Wednesday, February 1, 2012

One Year of Snailia!

I started this cute and fuzzy blog on January 31st, 2011, so now, after a full year of adorable and interesting critters, Snailia is entering into its second year! I have a very special post to celebrate my favoritest animals ever:

The spectacularly gooey, the fantastically beautiful, the wonderfully smart, SNAIL!
I fell in love with Snails many years ago, at first fascinated by their beautiful spiral shells. Snails are born with their shells and never leave them. Their shell is their home and it grows with them. The rings on the shell can't be counted to figure out the age, like you can do with a tree, but these rings do form spectacular patterns. From the lines on the shell you can understand the kind of conditions a Snail lived in. The shell coils as it grows and forms a spiral shape. Snails are very soft and squishy and can hide in their shells if they feel threatened by predators or bad weather, for example, or maybe they just want to spend some time alone. Sometimes I like to go inside my snail shell if something scares me, because shells are protective.

I'm petting a Giant African Land Snail!

I also love Snails because of their super cool tentacles. A lot of land Snails have four tentacles on their head: two "eyestalks" with little eyes on top, and two smelling tentacles. These tentacles are retractable, meaning the Snail can pull them inside its head!

Snails move around using the muscles in their "foot", which is the underside of their long, squishy body. They also have tiny little hairs, called cilia, on their foot, which help them move and also feel things as they go along. 

He doesn't even get hurt!
Snails are also pretty gooey and slimey, 'cause they produce mucus that covers their bodies. This keeps them moist, because Snails hate being dry, and also helps them crawl around and not get hurt. Some Snails can even crawl over sharp objects and not get injured!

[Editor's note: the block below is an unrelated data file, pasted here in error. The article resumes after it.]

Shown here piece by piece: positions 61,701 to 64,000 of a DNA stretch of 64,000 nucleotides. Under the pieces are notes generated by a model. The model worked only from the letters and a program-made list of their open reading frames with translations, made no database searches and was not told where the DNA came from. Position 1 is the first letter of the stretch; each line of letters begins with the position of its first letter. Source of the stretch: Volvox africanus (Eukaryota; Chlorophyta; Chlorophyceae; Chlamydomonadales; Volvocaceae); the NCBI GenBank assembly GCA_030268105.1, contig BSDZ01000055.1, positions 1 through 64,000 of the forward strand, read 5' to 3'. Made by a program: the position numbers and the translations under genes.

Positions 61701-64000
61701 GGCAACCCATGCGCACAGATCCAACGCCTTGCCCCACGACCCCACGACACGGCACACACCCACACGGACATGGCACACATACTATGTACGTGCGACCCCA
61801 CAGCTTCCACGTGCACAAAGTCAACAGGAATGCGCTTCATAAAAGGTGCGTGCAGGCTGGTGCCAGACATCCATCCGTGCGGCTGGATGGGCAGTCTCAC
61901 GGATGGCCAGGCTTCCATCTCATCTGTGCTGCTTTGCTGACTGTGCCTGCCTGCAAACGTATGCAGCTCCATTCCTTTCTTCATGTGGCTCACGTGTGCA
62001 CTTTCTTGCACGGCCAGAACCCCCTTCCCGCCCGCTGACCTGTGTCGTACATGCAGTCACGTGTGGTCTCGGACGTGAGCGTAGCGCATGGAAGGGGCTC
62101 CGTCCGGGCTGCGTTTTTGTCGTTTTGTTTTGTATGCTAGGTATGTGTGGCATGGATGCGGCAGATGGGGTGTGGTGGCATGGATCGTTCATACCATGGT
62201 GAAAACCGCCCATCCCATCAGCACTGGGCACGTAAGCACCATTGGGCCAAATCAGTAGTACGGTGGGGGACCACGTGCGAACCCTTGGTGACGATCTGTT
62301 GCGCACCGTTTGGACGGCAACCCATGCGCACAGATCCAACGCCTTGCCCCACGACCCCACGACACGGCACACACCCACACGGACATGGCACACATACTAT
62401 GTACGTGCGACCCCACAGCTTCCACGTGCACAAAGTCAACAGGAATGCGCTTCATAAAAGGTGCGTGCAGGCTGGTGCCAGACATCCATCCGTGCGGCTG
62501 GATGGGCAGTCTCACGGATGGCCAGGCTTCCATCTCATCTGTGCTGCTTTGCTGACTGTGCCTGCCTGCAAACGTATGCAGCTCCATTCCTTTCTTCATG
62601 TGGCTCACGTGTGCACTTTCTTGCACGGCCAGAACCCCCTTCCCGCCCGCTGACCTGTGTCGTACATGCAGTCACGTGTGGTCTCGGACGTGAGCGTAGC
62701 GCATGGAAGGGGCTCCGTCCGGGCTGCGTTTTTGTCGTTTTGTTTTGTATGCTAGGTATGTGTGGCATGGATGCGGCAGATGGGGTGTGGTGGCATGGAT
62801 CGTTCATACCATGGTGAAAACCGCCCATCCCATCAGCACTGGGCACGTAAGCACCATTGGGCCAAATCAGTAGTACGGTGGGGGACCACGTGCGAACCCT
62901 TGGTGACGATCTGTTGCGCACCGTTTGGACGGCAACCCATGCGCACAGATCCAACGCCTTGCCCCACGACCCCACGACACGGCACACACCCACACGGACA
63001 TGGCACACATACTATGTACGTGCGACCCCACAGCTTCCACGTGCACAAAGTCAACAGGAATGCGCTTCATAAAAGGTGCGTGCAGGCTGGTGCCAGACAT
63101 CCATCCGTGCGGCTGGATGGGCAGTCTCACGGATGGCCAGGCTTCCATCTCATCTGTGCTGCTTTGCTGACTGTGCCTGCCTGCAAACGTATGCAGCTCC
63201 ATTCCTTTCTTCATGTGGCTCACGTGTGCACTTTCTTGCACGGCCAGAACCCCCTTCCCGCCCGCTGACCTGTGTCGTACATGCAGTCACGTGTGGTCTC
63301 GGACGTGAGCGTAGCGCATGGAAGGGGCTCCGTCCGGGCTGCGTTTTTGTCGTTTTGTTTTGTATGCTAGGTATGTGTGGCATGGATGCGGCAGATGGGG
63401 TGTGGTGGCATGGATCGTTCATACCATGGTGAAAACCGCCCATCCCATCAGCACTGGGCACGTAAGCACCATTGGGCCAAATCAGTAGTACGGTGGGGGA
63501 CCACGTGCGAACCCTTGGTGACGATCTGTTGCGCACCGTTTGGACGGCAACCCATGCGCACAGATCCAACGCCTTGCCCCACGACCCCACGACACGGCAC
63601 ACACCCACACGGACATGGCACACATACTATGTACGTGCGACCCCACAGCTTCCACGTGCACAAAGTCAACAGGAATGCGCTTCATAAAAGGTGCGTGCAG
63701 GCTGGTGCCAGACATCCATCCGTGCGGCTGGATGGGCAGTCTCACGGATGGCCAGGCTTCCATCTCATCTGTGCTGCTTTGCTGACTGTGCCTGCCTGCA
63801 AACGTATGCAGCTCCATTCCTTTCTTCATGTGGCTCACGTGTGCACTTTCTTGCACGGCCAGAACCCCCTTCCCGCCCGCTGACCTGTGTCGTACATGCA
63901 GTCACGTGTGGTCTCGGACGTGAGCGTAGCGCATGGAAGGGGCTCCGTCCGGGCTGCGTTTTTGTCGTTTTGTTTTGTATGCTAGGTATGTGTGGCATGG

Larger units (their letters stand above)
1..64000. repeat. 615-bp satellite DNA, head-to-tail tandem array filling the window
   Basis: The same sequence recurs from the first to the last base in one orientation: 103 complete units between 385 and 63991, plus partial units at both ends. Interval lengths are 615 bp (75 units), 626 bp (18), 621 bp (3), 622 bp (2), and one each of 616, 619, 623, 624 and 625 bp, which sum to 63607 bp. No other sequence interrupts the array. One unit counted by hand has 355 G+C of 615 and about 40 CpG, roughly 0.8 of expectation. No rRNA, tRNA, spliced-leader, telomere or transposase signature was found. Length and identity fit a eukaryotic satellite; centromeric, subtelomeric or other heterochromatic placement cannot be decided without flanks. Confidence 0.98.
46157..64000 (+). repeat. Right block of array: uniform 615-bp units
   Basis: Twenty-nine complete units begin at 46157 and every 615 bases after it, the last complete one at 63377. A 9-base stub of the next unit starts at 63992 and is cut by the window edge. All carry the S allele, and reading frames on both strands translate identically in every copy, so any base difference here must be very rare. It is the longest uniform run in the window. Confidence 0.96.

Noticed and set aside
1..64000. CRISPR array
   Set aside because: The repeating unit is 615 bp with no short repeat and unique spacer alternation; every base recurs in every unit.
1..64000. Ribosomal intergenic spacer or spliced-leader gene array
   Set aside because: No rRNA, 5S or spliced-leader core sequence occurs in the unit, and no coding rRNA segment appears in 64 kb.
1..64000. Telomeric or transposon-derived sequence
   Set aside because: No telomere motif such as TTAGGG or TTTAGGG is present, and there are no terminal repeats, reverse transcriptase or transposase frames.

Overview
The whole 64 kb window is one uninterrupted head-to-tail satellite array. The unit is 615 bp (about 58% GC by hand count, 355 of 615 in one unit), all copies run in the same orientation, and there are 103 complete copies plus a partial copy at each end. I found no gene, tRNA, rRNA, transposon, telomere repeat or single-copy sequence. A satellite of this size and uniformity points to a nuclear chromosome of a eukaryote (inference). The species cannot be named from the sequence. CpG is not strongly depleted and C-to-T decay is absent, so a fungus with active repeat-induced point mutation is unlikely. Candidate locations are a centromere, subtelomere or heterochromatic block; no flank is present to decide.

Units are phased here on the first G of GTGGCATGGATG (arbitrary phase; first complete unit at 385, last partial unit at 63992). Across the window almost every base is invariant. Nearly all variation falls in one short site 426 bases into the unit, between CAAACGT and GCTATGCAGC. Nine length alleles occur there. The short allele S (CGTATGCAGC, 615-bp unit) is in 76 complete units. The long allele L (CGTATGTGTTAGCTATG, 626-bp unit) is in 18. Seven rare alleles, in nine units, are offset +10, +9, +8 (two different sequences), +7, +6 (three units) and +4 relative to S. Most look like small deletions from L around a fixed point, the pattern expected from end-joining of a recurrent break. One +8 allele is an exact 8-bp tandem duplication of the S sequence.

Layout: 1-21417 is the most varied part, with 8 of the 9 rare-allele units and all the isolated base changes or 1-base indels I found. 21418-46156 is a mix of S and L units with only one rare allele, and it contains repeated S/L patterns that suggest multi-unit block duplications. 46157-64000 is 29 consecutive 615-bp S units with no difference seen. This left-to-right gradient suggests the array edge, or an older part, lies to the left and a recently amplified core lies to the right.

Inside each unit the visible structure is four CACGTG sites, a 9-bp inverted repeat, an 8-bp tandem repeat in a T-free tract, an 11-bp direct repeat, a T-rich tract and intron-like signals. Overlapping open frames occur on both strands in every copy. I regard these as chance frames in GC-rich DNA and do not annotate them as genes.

These super cute creatures leave a shiny trail of slime behind them. Sometimes, after a rainfall, you can find these tracks on sidewalks and fences, and see what the Snails have been up to.

Working with Giant African Snails in 2009.

A lot of land Snails eat plants, such as leaves and fruit, and some also eat other animals. Either way, these gooey animals need calcium in their diet to keep their shell strong (kind of like us humans need calcium to make our bones healthy). I've worked with a few different species of Snails, such as Giant African Land Snails, Moon Snails (who live in the ocean), and Dog Whelks (who also live in the ocean), and they all have different cool features.

A Snail party.

The Giant African Land Snails are exactly what their name suggests: Giant! They really like to eat fruit and a lot of people like to keep them as pets. Many countries no longer allow these Snails to be brought in, in fear that these big creatures will eat a lot of the local plants and animals. Some people even consider them "pests", but I would love to have a hundred of these Snails hanging out in my backyard!

Me holding a Moon Snail in Summer 2010.

The Moon Snail is another big Snail, but this one lives in the ocean. Moon Snails eat other shelled animals, such as Mussels, by puncturing a hole in the shell. These big gooey animals like to burrow in the sand to hide and find food.

Dog Whelks are also Snails that live in the ocean, but these guys prefer to live on rocks,
instead of sand. They have long, pointy shells, and the kind I worked with had spotted bodies. They also eat other animals through a long tube called a "proboscis", which is just like a straw that we use for drinking. 

Snails are my favorite animal for a lot of reasons, more than just the ones I've shared above. So when our Snail friends appear again in the Spring and Summer (they hibernate in the colder seasons!) please be careful of where you step, and avoid crushing these super adorable animals. A Snail with a broken shell cannot survive, although it can repair a small crack.

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